The Obama administration described the theme of its foreign policy as “don’t do stupid shit,” or more specifically, do not engage in open-ended wars in the Middle East. The nuclear deal was intended to prevent such a war, but in doing so, Obama alienated long-time allies and provided Iran an opening for the most aggressive foreign policy in decades.
Unlike the wars in Iraq and Afghanistan, Obama voluntarily sought out a nuclear agreement with Iran. In fact, his administration pursued it before official negotiations started, corresponding with the Iranians in the early days of his administration. The deal was done, it was just a matter of settling the details. Unfortunately, the desire for a deal led to Obama turning a blind-eye to Iran’s steamrolling of the Middle East.
“There were more meetings on Iran than there were on Iraq, Afghanistan, and China in year one,” a senior White House official told David Sanger of the New York Times, describing the early days of the Obama administration. “It was the thing we spent the most time on and talked about the least in public.”
The path to the deal was clandestine, and concessions to Tehran began immediately. Former Iranian President Mahmoud Ahmadinejad was feverishly spurring on the country’s nuclear program before Obama entered the White House. Meanwhile, Iran’s infamous “shadow general” Qassem Soleimani was actively supporting the Iraqi insurgency. As a result, Iran became a prime enemy of both Republican and Democratic congressional leaders.
Obama fulfilled the nuclear deal prophecy July 14, 2015, despite vocal domestic opposition, Iranian aggression and the concerns of major U.S. allies. The White House insisted throughout the negotiations that a final deal was not a certainty, famously repeating that “all options are on the table” to prevent a nuclear Iran.
Iran did not heed the threat, as it continued to stonewall the negotiations. Meanwhile, Tehran continued to dominate the Arab world by supporting the Yemeni Houthi rebellion, Syrian dictator Bashar al-Assad, the Hezbollah terrorist group and Shiite militias in Iraq.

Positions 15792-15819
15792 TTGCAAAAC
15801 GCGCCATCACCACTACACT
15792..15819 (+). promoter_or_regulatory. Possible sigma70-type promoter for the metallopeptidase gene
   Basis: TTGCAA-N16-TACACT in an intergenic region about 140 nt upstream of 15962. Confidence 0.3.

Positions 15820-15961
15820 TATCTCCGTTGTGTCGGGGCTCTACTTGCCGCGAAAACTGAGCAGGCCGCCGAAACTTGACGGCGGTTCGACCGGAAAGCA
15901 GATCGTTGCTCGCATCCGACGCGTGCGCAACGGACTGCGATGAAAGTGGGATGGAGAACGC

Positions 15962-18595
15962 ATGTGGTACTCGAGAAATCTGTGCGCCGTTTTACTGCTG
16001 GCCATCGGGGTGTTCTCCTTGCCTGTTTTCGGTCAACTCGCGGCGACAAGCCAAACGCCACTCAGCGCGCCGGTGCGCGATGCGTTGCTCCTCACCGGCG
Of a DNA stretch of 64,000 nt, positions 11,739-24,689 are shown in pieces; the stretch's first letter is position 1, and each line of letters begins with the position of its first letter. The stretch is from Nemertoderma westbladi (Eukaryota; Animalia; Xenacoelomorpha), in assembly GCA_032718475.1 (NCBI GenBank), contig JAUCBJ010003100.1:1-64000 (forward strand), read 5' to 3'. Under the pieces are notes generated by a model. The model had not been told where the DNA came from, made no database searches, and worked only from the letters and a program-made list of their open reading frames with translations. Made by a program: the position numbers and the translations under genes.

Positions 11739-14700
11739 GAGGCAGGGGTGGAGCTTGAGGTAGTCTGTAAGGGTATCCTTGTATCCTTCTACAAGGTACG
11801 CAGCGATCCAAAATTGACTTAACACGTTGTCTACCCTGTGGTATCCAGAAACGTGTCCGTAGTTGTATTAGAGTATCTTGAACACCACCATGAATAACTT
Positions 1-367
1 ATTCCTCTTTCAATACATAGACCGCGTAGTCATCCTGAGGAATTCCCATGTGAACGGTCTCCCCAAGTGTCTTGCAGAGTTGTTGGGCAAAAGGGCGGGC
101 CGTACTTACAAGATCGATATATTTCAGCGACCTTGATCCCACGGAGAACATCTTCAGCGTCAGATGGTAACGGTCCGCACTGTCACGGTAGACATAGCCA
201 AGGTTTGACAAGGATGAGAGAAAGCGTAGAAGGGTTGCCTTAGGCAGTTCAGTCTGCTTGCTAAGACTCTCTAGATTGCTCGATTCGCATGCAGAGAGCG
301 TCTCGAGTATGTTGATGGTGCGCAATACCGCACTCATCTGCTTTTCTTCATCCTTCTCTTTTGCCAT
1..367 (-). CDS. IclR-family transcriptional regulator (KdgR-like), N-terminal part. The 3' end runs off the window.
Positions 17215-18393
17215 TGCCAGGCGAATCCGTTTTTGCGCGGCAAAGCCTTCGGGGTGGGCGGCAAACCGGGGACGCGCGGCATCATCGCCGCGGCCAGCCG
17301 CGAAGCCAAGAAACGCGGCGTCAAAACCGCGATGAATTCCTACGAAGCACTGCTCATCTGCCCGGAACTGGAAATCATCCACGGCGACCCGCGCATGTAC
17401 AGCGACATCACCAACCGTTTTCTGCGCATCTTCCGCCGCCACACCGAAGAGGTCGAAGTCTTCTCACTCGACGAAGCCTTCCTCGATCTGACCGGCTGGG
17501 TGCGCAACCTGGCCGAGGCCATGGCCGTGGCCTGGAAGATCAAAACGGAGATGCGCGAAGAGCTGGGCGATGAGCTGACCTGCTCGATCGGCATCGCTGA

The final text was dense, complex, and far from comprehensive. It contained secret side agreements, initially hidden from the public and sunset clauses that would effectively make many of its most important provisions irrelevant in five to 15 years. In exchange, Iran received the sanctions relief its beleaguered economy desperately needed.
“Obama went wrong the moment he thought there were moderates among the rulers of Iran,” Jonathan Schanzer, a former U.S. Treasury Department official and current vice president of research at the Foundation for Defense of Democracies, told The Daily Caller News Foundation in an interview. “He also erred in thinking that he would be able to change the behavior of the regime over time.”
Schanzer also noted that the Obama administration missed a major opportunity to leverage Iran’s economic predicament.
“[Iran] was on the verge of a massive financial crisis, and the White House failed to use that leverage to get a better deal,” Schanzer told TheDCNF. “Instead, Iran recovered and managed to maintain key aspects of its nuclear program.”
In return, Tehran promptly doubled its efforts to destabilize the Middle East and assert authority in the region, now with cash in hand to afford it. The first target post-nuclear deal was Iraq, a country it already wielded substantial influence over after the U.S. invasion in 2003 and subsequent withdrawal in 2011. Iranian agents and their Iraqi proxies supplanted themselves at the highest levels of power in Iraq, including the military and government.
“What Obama and Kerry did was resource the Iranian military with a windfall equal to 10 to 20 times its annual budget,” Michael Rubin, a former Pentagon official and current resident scholar at the American Enterprise Institute told TheDCNF in an interview. “Even if the world reimposes sanctions tomorrow, the Revolutionary Guards will have the resources to paralyze the region for a decade.”